On the left were three teenagers I didn’t know, though I assumed they must be Cecil, Ellis, and Miranda. On the right side was an emaciated man with gray skin and white hair—no doubt the geyser god Paulie. Next to him hung my children…Austin and Kayla.

I shook so violently, the bones around my feet clattered. I recognized the smell coming from the prisoners’ wrappings—sulfur, oil, powdered lime, and liquid Greek fire, the most dangerous substance ever created. Rage and disgust fought in my throat, vying for the right to make me throw up.

“Oh, monstrous,” I said. “We need to free them immediately.”

“Wh-what’s wrong with them?” Meg stammered.

I dared not put it into words. I had seen this form of execution once before, at the hands of the Beast, and I never wished to see it again.

I ran to Austin’s stake. With all my strength I tried to push it over, but it wouldn’t budge. The base was sunk too deep in the earth. I tore at the cloth bindings but only managed to coat my hands in sulfurous resin. The wadding was stickier and harder than myrmekes’ goo.

“Meg, your swords!” I wasn’t sure they would do any good either, but I could think of nothing else to try.

Then from above us came a familiar snarl.

The branches rustled. Peaches the karpos dropped from the canopy, landing with a somersault at Meg’s feet. He looked like he’d been through quite an ordeal to get here. His arms were sliced up and dripping peach nectar. His legs were dotted with bruises. His diaper sagged dangerously.

“Thank the gods!” I said. That was not my usual reaction when I saw the grain spirit, but his teeth and claws might be just the things to free the demigods. “Meg, hurry! Order your friend to—”

“Apollo.” Her voice was heavy. She pointed to the tunnel from which we’d come.

Emerging from the ants’ nest were two of the largest humans I had ever seen. Each was seven feet tall and perhaps three hundred pounds of pure muscle stuffed into horsehide armor. Their blond hair glinted like silver floss. Jeweled rings glittered in their beards. Each man carried an oval shield and a spear, though I doubted they needed weapons to kill. They looked like they could crack open cannonballs with their bare hands.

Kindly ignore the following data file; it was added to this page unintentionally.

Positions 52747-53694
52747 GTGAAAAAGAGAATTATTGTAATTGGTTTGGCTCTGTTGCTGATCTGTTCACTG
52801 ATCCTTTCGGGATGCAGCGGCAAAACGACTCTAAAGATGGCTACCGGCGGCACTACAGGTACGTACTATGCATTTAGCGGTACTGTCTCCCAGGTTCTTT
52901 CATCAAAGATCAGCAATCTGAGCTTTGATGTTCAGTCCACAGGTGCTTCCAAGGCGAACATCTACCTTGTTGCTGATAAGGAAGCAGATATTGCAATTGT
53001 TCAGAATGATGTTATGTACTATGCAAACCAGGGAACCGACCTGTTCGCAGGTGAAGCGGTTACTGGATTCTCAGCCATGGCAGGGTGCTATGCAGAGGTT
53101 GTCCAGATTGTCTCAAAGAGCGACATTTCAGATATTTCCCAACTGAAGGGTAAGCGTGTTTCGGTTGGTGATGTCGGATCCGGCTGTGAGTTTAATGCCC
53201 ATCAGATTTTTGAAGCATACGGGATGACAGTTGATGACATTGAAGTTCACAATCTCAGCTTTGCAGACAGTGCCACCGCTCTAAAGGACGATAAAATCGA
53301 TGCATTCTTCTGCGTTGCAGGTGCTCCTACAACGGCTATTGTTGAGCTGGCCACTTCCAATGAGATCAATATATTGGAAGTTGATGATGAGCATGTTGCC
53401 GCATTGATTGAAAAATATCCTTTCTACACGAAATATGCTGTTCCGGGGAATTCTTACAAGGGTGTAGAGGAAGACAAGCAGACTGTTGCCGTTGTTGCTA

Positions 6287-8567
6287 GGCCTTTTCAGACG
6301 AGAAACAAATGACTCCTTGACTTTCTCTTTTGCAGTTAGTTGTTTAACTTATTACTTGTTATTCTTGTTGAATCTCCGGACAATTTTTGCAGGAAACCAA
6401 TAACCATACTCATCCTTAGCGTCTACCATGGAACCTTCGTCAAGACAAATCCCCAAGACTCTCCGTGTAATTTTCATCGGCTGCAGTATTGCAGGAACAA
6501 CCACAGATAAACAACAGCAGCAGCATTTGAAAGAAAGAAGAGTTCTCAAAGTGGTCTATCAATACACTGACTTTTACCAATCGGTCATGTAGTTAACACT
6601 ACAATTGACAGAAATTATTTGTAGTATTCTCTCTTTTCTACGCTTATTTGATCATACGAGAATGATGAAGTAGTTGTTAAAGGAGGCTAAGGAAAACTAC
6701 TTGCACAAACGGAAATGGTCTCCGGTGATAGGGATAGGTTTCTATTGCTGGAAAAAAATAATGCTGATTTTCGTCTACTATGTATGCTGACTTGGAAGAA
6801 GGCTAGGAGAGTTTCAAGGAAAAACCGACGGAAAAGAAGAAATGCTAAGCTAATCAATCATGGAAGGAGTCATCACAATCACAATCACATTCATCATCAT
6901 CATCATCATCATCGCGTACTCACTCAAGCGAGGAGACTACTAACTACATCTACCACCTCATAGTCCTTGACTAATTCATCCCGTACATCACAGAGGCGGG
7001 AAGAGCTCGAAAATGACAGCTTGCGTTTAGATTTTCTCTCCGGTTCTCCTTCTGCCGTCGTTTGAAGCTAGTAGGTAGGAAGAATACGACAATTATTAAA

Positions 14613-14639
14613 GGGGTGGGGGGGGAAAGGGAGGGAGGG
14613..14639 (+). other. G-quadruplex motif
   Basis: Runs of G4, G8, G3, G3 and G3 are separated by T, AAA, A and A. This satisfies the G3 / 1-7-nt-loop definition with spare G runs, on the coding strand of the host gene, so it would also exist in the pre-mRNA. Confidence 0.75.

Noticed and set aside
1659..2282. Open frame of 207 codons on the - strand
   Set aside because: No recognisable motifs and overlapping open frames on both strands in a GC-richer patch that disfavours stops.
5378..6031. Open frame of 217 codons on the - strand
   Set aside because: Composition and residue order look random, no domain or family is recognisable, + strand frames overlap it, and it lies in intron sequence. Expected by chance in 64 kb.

I recognized them from their tattoos and the circular designs on their shields. Such warriors weren’t easy to forget.

“Germani.” Instinctively, I moved in front of Meg. The elite imperial bodyguards had been cold-blooded death reapers in ancient Rome. I doubted they’d gotten any sweeter over the centuries.

The two men glared at me. They had serpent tattoos curling around their necks, just like the ruffians who had jumped me in New York. The Germani parted, and their master climbed from the tunnel.

Nero hadn’t changed much in one thousand nine hundred and some-odd years. He appeared to be no more than thirty, but it was a hard thirty, his face haggard and his belly distended from too much partying. His mouth was fixed in a permanent sneer. His curly hair extended into a wraparound neck beard. His chin was so weak, I was tempted to create a GoFundMe campaign to buy him a better jaw.

He tried to compensate for his ugliness with an expensive Italian suit of purple wool, his gray shirt open to display gold chains. His shoes were hand-tooled leather, not the sort of thing to wear while stomping around in an ant pile. Then again, Nero had always had expensive, impractical tastes. That was perhaps the only thing I admired about him.

“Emperor Nero,” I said. “The Beast.”

He curled his lip. “Nero will do. It’s good to see you, my honored ancestor. I’m sorry I’ve been so lax about my offerings during the past few millennia, but”—he shrugged—“I haven’t needed you. I’ve done rather well on my own.”

My fists clenched. I wanted to strike down this pot-bellied emperor with a bolt of white-hot power, except that I had no bolts of white-hot power. I had no arrows. I had no singing voice left. Against Nero and his seven-foot-tall bodyguards, I had a Brazilian handkerchief, a packet of ambrosia, and some brass wind chimes.

“It’s me you want,” I said. “Cut these demigods down from their stakes. Let them leave with Meg. They’ve done nothing to you.”

Nero chuckled. “I’ll be happy to let them go once we’ve come to an agreement. As for Meg…” He smiled at her. “How are you, my dear?”

Meg said nothing. Her face was as hard and gray as a geyser god’s. At her feet, Peaches snarled and rustled his leafy wings.

One of Nero’s guards said something in his ear.